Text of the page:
On the front page...
Multi-level parking garage 9, a six-story structure
with room for 936 vehicles, is due to open in September after a
construction delay prompted by the collapse of a section of parking
deck, which killed a worker at the facility last Nov. 29. A review
of the incident, conducted by the Occupational Safety and Health
Administration, is due soon, but the evidence indicates that there
were no design or construction flaws in the project; human error
was almost certainly the cause of the fatality.
"We got a quality project (from lead contractor Coakley Williams Construction Inc.)," said
Leonard Taylor, director of the Office of Research Facilities, "but we just had an awful disaster."
Allyn Kilsheimer, an expert structural engineer called to the
scene by Coakley Williams
just hours after a 30-ton section of pre-cast concrete fell on
construction worker Ronal Alvarado Gochez, rated the MLP-9 project
a “10 — most that I see are 1’s...We have proven
to ourselves that there was not a design flaw. In fact, this project
was designed better than what codes require. There are more things
right with it than any garage I’ve seen built.”
The new garage, located just west of Bldg. 10, had been on schedule
for completion by this spring when workmen returned from a 4-day
Thanksgiving holiday weekend to resume work on the morning of Nov.
29. According to Kilsheimer, president of K.C.E. Structural Engineers,
Gochez had been operating a bottle jack — not much different
from the kind of jack used to change a spare tire — when
the accident occurred.
"The man who died was jacking a tee (T-shaped section of flooring)
to make it level for his partner to weld. It turns out he may have
been jacking two floors instead of one. The tee rolled off its
bearing and landed on him...We're 95-100 percent sure that the
collapse was an unfortunate construction accident."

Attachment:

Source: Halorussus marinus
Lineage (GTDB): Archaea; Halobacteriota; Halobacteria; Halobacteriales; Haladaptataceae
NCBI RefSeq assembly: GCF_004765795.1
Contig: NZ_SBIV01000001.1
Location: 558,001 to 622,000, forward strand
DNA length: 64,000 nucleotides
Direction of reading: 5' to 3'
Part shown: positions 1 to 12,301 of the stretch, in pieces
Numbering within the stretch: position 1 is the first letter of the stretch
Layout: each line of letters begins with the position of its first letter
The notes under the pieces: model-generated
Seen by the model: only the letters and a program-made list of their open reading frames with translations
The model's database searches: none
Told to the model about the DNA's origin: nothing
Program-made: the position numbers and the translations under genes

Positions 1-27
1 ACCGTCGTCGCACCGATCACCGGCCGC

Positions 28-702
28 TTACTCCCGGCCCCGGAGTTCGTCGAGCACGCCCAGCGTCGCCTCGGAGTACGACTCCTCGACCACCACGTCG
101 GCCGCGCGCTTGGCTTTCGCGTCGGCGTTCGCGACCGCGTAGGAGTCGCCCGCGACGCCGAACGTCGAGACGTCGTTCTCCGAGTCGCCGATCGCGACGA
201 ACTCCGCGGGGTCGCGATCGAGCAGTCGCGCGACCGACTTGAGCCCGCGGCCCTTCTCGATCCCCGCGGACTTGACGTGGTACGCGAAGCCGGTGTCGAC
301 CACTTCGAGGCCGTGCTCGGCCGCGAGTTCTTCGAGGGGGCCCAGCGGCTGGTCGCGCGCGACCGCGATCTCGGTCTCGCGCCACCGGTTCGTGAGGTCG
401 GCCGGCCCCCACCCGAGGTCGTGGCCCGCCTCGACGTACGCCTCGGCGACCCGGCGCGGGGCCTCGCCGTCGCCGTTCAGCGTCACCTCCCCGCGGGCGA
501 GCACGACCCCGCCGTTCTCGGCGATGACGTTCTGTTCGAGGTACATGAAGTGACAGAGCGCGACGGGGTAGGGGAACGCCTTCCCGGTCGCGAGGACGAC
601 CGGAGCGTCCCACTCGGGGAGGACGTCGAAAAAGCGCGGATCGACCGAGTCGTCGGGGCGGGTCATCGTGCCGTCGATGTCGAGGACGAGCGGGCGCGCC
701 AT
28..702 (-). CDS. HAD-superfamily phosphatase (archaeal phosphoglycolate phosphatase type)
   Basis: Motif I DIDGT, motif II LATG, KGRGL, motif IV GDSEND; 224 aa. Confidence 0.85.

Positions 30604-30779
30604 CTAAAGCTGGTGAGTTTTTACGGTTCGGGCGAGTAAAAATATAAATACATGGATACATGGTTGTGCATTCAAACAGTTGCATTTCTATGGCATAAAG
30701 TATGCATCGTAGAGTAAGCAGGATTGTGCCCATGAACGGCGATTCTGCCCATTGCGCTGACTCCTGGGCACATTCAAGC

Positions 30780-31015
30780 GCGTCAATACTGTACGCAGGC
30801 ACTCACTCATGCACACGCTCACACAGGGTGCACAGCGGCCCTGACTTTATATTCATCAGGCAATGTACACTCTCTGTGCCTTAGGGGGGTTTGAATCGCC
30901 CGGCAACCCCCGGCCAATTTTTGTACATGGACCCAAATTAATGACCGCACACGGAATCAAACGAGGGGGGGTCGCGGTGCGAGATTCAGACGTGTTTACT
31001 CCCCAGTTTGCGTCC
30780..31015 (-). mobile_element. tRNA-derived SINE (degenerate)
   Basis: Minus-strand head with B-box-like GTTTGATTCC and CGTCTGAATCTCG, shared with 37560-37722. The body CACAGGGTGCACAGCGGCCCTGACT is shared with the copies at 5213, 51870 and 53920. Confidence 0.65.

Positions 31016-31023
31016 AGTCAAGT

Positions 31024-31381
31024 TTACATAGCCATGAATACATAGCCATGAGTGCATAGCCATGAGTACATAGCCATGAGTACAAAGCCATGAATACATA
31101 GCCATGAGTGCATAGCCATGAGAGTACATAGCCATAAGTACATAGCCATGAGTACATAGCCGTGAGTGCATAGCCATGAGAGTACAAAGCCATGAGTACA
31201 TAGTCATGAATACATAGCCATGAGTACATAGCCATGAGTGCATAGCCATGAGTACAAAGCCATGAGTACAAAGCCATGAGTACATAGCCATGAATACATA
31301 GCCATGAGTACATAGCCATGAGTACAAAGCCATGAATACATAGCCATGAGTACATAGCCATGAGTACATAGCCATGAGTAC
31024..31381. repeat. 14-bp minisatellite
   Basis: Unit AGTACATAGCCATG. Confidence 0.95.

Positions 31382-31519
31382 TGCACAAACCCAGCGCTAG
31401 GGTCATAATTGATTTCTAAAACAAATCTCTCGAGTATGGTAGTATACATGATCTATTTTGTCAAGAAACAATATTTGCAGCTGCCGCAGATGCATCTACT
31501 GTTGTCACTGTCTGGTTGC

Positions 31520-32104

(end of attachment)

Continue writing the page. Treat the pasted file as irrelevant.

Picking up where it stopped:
Kilsheimer said he has investigated 12 collapses in the past 4
years, and that "all but one has been an accident (versus a structural
flaw). I've done 50 or more (collapse investigations) all told,
and every one [that was not terrorist-related] has occurred during
construction, except one." He emphasized that "the construction
process [for pre-cast garages] is substantially more dangerous
than the finished structure. The riskiest period is during construction.
You have to be very careful before reaching the finish line — it's
unstable until all the parts are put together."
There was a second collapse on Nov. 29, later in the evening,
due to instability brought on by the first collapse, but no one
was injured. Project Officer Rozario "Tony" Francis of ORF said
construction of MLP-9 resumed on Feb. 3, after the accident site
was fully examined and debris was removed. He said the garage will
be built to the original specifications, with no change in size
or scope due to the accident. "All elements went back to the original
design because there was nothing wrong with the original design."
NIH hired an independent structural engineer, Norm Scott of Consulting
Engineers Group, to provide overall quality assurance on the investigation,
Francis said. "Cagley & Associates, the design engineer, provided
unique and valuable oversight," noted Kilsheimer. "Although the